Although, data is separated into different and more complex tables during normalization, the process of normalizing a database can help to organize data more efficiently by minimizing redundancy and providing more accurate records. During the process, column and field names are consolidated into more specific ones to avoid repetition of data. In many cases, tables are divided into two or more tables and linked via a relationship using their Primary Keys and/or Foreign Keys. The main goal is to allow each table to be updated individually without directly affecting the information contain within the fields of other tables (www.webopedia.com).
In addition, the normalization process ensures that rows are not identical, despite their order, and they have precise data about an entity. All existing columns are unique and they can be in any other. Each column has entities of the same type and their attributes. Moreover, the tables clearly state what kind of information is required and their cells only have a single value.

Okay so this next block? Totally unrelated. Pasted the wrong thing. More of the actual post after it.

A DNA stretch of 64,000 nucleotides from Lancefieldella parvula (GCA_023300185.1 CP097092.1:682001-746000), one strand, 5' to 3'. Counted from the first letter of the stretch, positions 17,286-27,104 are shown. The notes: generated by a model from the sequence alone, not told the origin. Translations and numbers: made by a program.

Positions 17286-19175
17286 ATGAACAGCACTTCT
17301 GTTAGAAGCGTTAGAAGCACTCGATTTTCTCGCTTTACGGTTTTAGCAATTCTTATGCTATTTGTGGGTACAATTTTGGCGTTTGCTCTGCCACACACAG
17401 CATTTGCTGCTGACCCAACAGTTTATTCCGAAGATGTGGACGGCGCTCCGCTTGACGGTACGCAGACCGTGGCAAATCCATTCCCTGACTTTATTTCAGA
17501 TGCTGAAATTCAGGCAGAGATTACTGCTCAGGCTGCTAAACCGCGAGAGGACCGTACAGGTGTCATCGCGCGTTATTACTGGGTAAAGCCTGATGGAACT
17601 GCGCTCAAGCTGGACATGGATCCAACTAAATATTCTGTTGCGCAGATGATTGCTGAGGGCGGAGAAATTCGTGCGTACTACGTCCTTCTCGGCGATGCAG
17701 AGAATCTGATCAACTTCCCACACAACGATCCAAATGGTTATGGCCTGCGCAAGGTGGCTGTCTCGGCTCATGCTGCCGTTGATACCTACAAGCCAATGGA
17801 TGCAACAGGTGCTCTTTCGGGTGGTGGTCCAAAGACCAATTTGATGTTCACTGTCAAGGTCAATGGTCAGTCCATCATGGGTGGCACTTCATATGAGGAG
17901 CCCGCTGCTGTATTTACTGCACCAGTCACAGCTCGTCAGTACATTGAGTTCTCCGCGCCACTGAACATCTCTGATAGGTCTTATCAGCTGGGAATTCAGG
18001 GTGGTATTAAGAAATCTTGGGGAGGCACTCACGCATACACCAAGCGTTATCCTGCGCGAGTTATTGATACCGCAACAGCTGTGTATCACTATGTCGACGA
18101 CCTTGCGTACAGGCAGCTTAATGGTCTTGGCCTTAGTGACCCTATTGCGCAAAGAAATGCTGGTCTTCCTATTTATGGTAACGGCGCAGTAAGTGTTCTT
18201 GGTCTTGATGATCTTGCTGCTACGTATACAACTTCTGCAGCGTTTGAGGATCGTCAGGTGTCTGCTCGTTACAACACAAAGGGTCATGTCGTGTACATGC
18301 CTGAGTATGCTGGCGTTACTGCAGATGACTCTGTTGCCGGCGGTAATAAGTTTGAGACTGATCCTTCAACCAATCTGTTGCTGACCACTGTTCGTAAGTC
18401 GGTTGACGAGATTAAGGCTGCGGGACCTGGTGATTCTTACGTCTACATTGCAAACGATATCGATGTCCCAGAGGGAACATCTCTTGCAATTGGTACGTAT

For instance, in the sample table above, the sales contact list contain various field names to gather information about different product suppliers. Each field is unique and precisely asks for the most critical or essential information. Also, the table does not describe what type of products each company sales. Instead, the table only states the industry type because it does not want to limit the product search abilities to the company name only. Also, listing each product name within the same table can be confusing. By contrast, the table is split and related to other tables (Product Description, Orders, etc) using its Primary/Foreign keys to minimize data redundancy. The Product Description table contains a list of different items which are supplied by different companies. The order table pulls information from the Sales Contact, Product Information, etc. The main goal is to precisely identify and track each manufacturer...
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